Thilo Beck at WEF Roundtable - A Roadmap to Sustainable Health and Better Well-being in the Workforce and Society

Goals House Roundtable, World Economic Forum, Davos – Thilo Beck

A Roadmap to Sustainable Health and Better Well-being in the Workforce and Society: Elaborating on Key Points.   We are living through a historical period defined by uncertainty, which is having a profound impact on our mental health. Research shows that – on average, 15% of working-age adults live with a mental health condition globally,…

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Affluent Neglect

Society expresses great concern for poor, underserved children and the increased likelihood they may lack access to health care and education, or that they may turn to drugs or crime in adulthood. Less attention is paid to children of affluent parents who have their own set of problems. Emotional neglect often goes unnoticed or unreported, which may…

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What is Dialectical Behavior Therapy?

Dialectical behavior therapy (DBT), developed by Marsha Linehan, Ph. in the 1980s, is a type of talk therapy originally designed for high-risk, suicidal people diagnosed with borderline personality disorder. Today, DBT is used to treat people struggling with a range of complex and intense emotions, including substance abuse and addiction, PTSD, bipolar disorder, eating disorders,…

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The Pandemic-Push: Why are so Many People Suddenly Buying Prescription Drugs Online?

Prescription-med sales skyrocket due to the pandemic, but when does use become abuse? Paracelsus Recovery’s experts weigh in. More and more people are illegally purchasing prescription medication such as anxiety or sleeping pills online as the pandemic takes its toll on our wellbeing. The pandemic has left a mental health crisis in its wake. Rates…

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Risk Factors for Addiction

Why do some people smoke, drink and use drugs without developing dependence, while others seem to become addicted at the drop of a hat? It is a puzzle with no simple answers. However, there are certain factors that increase the probability that a person will become addicted.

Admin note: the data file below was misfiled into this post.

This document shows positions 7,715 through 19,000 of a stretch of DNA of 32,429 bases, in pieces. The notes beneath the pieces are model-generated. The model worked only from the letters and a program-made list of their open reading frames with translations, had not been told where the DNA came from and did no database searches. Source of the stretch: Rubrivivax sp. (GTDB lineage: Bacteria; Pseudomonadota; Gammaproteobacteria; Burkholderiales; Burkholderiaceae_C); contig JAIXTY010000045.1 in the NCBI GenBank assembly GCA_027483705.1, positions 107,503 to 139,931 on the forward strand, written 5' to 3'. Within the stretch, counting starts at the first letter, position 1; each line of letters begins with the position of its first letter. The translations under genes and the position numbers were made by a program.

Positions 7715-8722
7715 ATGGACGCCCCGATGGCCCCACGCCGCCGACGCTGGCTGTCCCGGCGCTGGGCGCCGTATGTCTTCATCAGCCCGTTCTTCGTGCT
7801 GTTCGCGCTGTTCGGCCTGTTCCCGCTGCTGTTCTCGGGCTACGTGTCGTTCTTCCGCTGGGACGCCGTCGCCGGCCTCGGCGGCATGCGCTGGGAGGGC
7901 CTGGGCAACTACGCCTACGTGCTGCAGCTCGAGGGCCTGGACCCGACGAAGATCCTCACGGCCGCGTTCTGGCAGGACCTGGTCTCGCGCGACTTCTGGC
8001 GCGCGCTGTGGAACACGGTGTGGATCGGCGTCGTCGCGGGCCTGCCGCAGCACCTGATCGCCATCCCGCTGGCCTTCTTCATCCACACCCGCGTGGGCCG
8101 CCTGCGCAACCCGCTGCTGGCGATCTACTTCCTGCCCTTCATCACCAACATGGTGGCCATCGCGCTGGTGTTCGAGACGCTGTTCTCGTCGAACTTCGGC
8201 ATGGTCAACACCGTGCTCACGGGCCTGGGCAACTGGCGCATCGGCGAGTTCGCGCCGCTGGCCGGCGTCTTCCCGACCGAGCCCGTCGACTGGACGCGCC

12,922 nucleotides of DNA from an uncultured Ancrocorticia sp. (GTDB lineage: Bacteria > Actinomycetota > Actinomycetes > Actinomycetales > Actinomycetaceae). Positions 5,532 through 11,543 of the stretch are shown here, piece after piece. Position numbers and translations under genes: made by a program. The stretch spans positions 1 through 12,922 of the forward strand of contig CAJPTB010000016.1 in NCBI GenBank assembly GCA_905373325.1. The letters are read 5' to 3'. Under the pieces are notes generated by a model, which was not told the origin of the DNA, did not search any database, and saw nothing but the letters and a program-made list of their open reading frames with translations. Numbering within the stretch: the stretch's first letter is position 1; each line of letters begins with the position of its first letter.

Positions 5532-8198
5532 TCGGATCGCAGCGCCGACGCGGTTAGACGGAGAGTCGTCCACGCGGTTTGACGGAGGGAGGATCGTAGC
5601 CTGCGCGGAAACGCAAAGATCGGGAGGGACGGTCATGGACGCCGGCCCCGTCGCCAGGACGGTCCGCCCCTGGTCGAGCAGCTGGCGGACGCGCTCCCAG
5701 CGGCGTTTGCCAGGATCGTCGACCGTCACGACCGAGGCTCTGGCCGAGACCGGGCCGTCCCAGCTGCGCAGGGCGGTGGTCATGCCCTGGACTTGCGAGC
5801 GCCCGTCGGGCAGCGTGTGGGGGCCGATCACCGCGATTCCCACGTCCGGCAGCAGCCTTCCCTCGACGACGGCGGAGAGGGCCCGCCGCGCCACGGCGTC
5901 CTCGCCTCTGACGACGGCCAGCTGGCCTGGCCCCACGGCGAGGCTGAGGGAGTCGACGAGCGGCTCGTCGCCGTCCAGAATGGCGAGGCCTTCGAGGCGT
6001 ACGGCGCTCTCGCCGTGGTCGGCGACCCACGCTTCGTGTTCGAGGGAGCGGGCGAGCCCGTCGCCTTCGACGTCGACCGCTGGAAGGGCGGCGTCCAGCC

• Genetics play an important role; addiction is more common in some families. Studies indicate that a person with a blood relative who is addicted is two to four more times more likely to become addicted or substance-dependent. However, vulnerability varies and it is important to remember that not all children with an addicted family member will become addicted themselves.
  • Family behavior also impacts the risk of addiction. For example, people who were abused or neglected as children have a higher likelihood of becoming dependent or addicted because they tend to use substances as a coping mechanism. If they do not become addicted, they might suffer from co-dependency or trauma, the aftermath of childhood abuse is called "adverse childhood experiences" and is nowadays acknowledged and its impact can be measured and treated.
  • People who go through life with deep family attachments are less likely to develop an addiction.
  • According to Harvard Medical School, men are twice as likely as women to develop dependence. However, all is not rosy for women, as females tend to become addicted more quickly, and to experience social and medical consequences faster than their male counterparts.
  • Research has shown that people who use addictive substances at a young age are more likely to become addicted, and the younger the user, the higher the opportunity for addiction. People who don’t use until after age 21 are less likely to become addicted. Peer pressure is often the reason for early use of drugs and alcohol.
  • The risk of addiction depends largely on the substance. Some drugs, including cocaineheroin and methamphetamine, are so addictive that for some people, even a single use can result in addiction.
  • People with mental health issues such as depression, anxiety, ADHD (Attention Deficit Hyperactivity Disorder), PTSD (Post Traumatic Shock Disorder), and OCD (Obsessive Compulsive Disorder) are more likely to develop an addiction. This is largely because, understandably,  people tend to self-medicate to make themselves feel better.

If you or a loved one is concerned about substance abuse or dependence on drugs or alcohol, speak with a physician or a qualified therapist, or get in touch with us. We will help you deal with your addiction in a caring, professional manner that sets you on the path to a new, satisfying life. You are not alone in this.

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